To those who worked all day, he said, “take what belongs to you and go.” Those are words of condemnation. Take what belongs to you—your sin—and go to the place it’s earned you—hell.

But the beggars aren’t told to go anywhere. This is how God’s Kingdom works. God gives you not only forgiveness and eternal life, but also the comfort and joy of Christ’s presence. In Christ, it’s “Take what I’ve earned for you, My Body and Blood, and stay.”

And this staying is important. It means that when you suffer, Christ suffers. As St. Paul says, when one part of the body suffers, the whole body suffers. And if this is true of the body in general, how much more is it true of Christ, it’s Head? Again, St. Paul says,

“Now I rejoice in my sufferings for your sake, and in my flesh I am filling up what is lacking in Christ’s afflictions for the sake of his body, that is, the church,” (Col 1:24).

Jesus has certainly accomplished salvation, but His suffering is not yet complete. That will end only on the Last Day when He comes again in glory, for only then will the suffering of His Church, His Body, end. Christ is the faithful Bridegroom. Anything that hurts you hurts Him also.

As comforting as it is that Christ claims your burdens as His own and gives you eternal salvation, He gives you even more. Jesus promises that you will sit with Him on His throne and reign with Him in glory for all eternity. In Christ, you are no longer overpaid workers, beggars, or those who’ve been unfaithful to God in pursuit of your favorite idols. Christ has baptized you into His family, made you a co-regent of His Kingdom, and invites you to His wedding feast, not as a mere guest, but as His very own Bride.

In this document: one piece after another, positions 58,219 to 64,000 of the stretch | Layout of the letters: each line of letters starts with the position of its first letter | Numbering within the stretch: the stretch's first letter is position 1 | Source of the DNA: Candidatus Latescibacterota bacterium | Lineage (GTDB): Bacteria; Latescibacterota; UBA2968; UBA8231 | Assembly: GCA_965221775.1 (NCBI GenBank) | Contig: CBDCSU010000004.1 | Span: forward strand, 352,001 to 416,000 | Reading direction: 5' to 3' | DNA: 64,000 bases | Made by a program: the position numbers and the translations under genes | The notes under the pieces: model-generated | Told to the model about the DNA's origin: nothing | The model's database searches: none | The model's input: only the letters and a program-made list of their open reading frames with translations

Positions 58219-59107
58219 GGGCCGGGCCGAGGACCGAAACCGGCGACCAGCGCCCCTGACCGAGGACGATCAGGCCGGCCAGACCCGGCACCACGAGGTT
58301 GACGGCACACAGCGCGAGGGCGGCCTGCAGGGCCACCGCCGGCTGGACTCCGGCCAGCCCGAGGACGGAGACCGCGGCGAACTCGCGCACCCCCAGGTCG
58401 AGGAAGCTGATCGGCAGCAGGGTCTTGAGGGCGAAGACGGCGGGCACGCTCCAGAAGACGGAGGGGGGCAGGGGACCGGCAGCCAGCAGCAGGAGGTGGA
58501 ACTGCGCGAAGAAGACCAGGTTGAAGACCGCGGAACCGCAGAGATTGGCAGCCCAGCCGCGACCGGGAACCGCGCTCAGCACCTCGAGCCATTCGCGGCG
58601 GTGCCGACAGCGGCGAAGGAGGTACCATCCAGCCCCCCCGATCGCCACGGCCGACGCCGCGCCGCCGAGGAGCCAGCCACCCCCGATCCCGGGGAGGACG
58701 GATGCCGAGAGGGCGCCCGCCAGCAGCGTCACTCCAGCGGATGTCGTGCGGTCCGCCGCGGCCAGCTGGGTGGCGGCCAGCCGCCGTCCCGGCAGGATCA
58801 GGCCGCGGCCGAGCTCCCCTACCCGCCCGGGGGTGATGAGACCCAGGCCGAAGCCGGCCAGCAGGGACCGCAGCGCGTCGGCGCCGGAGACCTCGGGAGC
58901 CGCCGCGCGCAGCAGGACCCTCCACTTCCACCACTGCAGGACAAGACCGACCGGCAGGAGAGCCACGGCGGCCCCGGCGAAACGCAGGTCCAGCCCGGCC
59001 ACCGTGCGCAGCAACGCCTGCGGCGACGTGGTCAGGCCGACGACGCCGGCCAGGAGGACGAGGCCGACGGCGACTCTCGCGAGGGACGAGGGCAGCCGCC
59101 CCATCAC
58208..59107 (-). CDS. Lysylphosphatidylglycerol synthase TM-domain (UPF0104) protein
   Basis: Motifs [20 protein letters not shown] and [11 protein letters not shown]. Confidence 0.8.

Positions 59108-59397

Soli Deo Gloria

+Rev. Eric Andersen
Portions borrowed and adapted from David Petersen’s Septuagesima sermon in
Thy Kingdom Come (Ft. Wayne: Emmanuel Press, 2012)
St. Matthew 20:1–16
Septuagesima, 2016: Entitled Beggars
Zion, Summit
Immanuel, Hodgkins
Around the Word Bible Studies

Categories: Sermons

Tags: , , , , , , , , , , , , , ,

Leave a Reply

Fill in your details below or click an icon to log in:

WordPress.com Logo

You are commenting using your WordPress.com account. Log Out / Change )

Twitter picture

You are commenting using your Twitter account. Log Out / Change )

Facebook photo

You are commenting using your Facebook account. Log Out / Change )

Google+ photo

You are commenting using your Google+ account. Log Out / Change )

Connecting to %s

%d bloggers like this: